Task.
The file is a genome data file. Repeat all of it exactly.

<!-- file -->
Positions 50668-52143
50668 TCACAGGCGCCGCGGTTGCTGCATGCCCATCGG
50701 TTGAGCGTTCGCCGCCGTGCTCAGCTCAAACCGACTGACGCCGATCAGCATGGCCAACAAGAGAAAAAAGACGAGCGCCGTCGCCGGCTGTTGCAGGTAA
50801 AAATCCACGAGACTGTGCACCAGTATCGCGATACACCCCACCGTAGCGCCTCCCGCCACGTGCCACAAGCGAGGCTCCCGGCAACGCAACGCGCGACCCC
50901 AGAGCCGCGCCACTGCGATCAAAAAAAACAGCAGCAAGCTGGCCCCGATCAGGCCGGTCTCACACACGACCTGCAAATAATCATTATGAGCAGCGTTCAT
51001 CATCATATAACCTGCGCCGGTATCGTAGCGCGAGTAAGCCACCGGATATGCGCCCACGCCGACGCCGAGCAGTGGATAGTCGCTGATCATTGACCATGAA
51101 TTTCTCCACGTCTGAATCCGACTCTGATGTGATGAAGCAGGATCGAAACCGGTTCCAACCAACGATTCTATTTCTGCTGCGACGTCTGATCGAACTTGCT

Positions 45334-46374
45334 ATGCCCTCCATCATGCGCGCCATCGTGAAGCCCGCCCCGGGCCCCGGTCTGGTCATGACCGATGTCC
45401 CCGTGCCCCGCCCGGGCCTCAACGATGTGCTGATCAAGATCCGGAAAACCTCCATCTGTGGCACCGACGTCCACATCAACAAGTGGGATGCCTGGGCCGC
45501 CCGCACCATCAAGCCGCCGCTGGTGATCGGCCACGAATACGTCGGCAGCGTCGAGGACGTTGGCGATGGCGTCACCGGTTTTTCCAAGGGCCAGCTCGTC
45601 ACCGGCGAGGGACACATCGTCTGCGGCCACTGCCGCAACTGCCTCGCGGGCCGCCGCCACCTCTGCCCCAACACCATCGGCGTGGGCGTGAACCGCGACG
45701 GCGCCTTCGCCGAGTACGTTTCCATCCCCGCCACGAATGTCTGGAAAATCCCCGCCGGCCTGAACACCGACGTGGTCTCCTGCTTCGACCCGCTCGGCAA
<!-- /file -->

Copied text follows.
Positions 50668-52143
50668 TCACAGGCGCCGCGGTTGCTGCATGCCCATCGG
50701 TTGAGCGTTCGCCGCCGTGCTCAGCTCAAACCGACTGACGCCGATCAGCATGGCCAACAAGAGAAAAAAGACGAGCGCCGTCGCCGGCTGTTGCAGGTAA
50801 AAATCCACGAGACTGTGCACCAGTATCGCGATACACCCCACCGTAGCGCCTCCCGCCACGTGCCACAAGCGAGGCTCCCGGCAACGCAACGCGCGACCCC
50901 AGAGCCGCGCCACTGCGATCAAAAAAAACAGCAGCAAGCTGGCCCCGATCAGGCCGGTCTCACACACGACCTGCAAATAATCATTATGAGCAGCGTTCAT
51001 CATCATATAACCTGCGCCGGTATCGTAGCGCGAGTAAGCCACCGGATATGCGCCCACGCCGACGCCGAGCAGTGGATAGTCGCTGATCATTGACCATGAA
51101 TTTCTCCACGTCTGAATCCGACTCTGATGTGATGAAGCAGGATCGAAACCGGTTCCAACCAACGATTCTATTTCTGCTGCGACGTCTGATCGAACTTGCT

Positions 45334-46374
45334 ATGCCCTCCATCATGCGCGCCATCGTGAAGCCCGCCCCGGGCCCCGGTCTGGTCATGACCGATGTCC
45401 CCGTGCCCCGCCCGGGCCTCAACGATGTGCTGATCAAGATCCGGAAAACCTCCATCTGTGGCACCGACGTCCACATCAACAAGTGGGATGCCTGGGCCGC
45501 CCGCACCATCAAGCCGCCGCTGGTGATCGGCCACGAATACGTCGGCAGCGTCGAGGACGTTGGCGATGGCGTCACCGGTTTTTCCAAGGGCCAGCTCGTC
45601 ACCGGCGAGGGACACATCGTCTGCGGCCACTGCCGCAACTGCCTCGCGGGCCGCCGCCACCTCTGCCCCAACACCATCGGCGTGGGCGTGAACCGCGACG
45701 GCGCCTTCGCCGAGTACGTTTCCATCCCCGCCACGAATGTCTGGAAAATCCCCGCCGGCCTGAACACCGACGTGGTCTCCTGCTTCGACCCGCTCGGCAA